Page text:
Christianity entered Britain in the second century, of possibly even earlier. In the third century it prevailed through that island, but under the Roman invaders, their paganism crushed it out. In the sixth and seventh centuries it triumphed again. In the year 596 Pope Gregory the Great sent Augustine and other missionaries to Britain, and succeeded in making many converts, among them Ethelbert, the king of Kent, and chief of the Saxon monarchs. Other Saxon kings, also, were converted, and large numbers of the people. During these and the later centuries of Christian dominance various Saxon paraphrases, or free translations of the Scriptures, were made from the Latin.

Portions of the Psalms, of the Gospels, and of other parts of Scripture were thus given to the people of Britain, and though they have all been lost, still they must be named as forming the first of versions for what is known as the British Isles. Venerable Bede, who died in 735, translated the Psalms and the Gospel of John into Anglo-Saxon, finishing his work on the very day of his death. King Alfred the Great, too, who died 901, translated parts of the Old Testament. He was engaged upon the Psalms at the time of his death.

About the year 680 Eadfrith, Bishop of Lindisfarne, wrote the four Gospels in Latin, About 950 a priest named Aldred made an interlinear translation of it, word for word, in Anglo-Saxon. This work is known as the "Durham Book," as it once belonged to the dean and chapter of Durham. It is also sometimes called the "Cuthbert Gospels," because the manuscript is said to have been used by St. Cuthbert; and it has likewise been called the "Lindisfarne Gospels," from the See of the bishop who wrote the Latin.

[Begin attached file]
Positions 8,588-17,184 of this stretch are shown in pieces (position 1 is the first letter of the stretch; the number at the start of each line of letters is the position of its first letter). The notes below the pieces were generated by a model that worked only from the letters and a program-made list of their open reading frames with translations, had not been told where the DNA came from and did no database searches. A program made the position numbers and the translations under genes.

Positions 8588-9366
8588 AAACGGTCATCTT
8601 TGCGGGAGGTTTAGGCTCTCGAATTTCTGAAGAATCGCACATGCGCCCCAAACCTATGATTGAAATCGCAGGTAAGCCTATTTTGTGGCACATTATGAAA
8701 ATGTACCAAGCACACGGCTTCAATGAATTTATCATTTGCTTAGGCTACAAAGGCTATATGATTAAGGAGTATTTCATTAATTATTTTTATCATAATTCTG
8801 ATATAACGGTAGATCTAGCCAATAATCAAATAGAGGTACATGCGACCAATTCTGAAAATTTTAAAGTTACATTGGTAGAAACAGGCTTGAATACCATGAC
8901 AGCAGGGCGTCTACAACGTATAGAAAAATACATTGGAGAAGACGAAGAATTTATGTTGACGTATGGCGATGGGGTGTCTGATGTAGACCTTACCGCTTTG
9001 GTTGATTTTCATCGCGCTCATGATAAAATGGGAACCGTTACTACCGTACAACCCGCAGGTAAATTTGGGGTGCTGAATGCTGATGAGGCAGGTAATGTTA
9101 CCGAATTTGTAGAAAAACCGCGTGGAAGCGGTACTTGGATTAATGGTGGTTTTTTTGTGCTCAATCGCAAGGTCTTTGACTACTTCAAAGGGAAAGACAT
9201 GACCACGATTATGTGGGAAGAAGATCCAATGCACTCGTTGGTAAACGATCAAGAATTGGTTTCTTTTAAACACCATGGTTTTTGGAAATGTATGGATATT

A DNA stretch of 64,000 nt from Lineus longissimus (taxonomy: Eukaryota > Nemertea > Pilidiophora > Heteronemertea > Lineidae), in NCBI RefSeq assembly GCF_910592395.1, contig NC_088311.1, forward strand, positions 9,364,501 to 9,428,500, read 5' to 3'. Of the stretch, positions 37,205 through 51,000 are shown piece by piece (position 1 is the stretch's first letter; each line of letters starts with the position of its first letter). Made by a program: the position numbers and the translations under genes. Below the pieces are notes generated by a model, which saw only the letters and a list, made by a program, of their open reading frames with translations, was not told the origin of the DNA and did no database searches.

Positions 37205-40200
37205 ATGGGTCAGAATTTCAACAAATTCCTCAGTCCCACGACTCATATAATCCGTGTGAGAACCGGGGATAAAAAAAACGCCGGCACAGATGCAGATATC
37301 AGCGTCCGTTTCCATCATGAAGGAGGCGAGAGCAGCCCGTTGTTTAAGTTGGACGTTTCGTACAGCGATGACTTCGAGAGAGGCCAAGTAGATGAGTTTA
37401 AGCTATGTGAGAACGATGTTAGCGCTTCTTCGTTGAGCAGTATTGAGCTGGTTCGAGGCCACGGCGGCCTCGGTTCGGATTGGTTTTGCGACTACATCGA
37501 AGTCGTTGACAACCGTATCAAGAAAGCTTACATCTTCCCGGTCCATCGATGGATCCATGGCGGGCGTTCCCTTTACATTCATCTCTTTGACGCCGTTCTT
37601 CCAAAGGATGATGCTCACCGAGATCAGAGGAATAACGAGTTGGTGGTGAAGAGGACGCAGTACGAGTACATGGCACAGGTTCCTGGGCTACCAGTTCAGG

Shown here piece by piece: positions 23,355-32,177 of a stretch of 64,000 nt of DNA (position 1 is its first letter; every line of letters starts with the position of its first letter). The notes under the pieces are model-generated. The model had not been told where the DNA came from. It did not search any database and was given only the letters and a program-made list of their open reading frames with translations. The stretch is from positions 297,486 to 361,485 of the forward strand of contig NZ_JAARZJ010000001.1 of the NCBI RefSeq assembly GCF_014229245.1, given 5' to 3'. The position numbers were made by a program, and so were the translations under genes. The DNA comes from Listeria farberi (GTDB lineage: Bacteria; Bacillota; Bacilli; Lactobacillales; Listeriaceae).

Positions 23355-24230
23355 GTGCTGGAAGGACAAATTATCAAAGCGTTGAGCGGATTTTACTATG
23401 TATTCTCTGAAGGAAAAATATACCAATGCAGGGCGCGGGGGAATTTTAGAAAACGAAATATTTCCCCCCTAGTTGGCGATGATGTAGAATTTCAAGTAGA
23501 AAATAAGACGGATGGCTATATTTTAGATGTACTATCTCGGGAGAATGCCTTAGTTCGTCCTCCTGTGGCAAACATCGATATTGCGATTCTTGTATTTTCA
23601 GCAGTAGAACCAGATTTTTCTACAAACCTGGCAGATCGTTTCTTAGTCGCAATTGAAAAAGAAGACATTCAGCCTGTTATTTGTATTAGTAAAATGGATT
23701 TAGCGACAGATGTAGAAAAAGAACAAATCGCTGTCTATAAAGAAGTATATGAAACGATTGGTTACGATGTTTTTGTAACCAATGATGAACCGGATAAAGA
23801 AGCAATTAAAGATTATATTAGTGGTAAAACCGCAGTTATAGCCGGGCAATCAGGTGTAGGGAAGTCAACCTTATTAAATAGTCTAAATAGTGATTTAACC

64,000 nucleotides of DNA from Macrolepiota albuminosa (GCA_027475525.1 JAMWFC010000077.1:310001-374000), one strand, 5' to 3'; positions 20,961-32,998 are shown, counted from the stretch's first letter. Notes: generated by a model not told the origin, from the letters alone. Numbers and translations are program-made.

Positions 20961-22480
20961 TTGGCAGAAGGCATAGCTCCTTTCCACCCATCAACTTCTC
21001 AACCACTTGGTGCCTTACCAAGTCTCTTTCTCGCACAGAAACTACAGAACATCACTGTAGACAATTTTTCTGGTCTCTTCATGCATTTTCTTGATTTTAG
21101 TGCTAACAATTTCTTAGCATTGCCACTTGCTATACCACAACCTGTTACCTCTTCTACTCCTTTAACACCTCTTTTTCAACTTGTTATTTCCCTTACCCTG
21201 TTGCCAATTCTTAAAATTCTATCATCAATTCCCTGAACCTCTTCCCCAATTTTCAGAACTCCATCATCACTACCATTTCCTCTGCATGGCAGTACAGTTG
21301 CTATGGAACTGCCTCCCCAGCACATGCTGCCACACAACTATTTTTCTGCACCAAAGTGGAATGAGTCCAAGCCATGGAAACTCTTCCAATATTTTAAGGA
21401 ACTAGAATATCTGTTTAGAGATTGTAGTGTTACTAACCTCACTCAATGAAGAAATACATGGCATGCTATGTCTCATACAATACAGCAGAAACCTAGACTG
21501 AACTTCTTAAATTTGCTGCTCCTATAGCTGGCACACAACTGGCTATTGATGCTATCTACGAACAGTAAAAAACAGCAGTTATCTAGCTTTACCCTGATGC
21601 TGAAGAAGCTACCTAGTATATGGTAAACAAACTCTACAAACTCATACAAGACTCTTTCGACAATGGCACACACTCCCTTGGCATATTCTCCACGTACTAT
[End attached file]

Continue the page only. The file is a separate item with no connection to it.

In the twelfth century there was an Anglo-Norman version Of the Psalms written. Later in the twelfth, or early in the thirteenth century, an Augustine monk named Orm, or Ormin, wrote a versified paraphrase of the Gospels and Acts of the Apostles, which he called "Ormulum."


John Wyckliffe flourished in the fourteenth century (1323-1384). He was a godly and scholarly man. He saw that what the people needed in order to a reformation of their faith and their living, was some authoritative rule of belief and practice. This standard was in the Scriptures, but the people had no access to the Scriptures in their native tongue. To enforce his appeals to the people he sought to give them the true rule, and to this end he addressed himself to preparing a translation of the entire Bible. His work was successfully finished near the close of his life, the Scriptures as a whole being then for the first time translated into the English language. He began his work with the book of Revelation. Of this work the eminent Dr. Charles P. Krauth says: "Even had Wyckliffe been a Greek or Hebrew scholar, it is doubtful whether he could have secured texts of the sacred originals from which to translate. That he translated the version [the Vulgate] universally received in the Western Church, quoted by her fathers, read, and sung, and preached from, in her services, and that he rendered it with a severe closeness approaching servility, would help to remove prejudice, and to avert or soften the suspicion that he was adapting Scripture to his own ends, against the Roman hierarchy. Like Luther, Wycliffe drew to him co-workers in his translation; like Luther he suffered from plagiarists of his work; like Luther he saw his work eagerly circulated, bitterly opposed and triumphant over opposition; like Luther he escaped the stake, with which he was threatened; like Luther his enemies sought to wreak upon his bones the malice which survived his death." Wyckliffe has been aptly designated, "The Morning Star of the Reformation."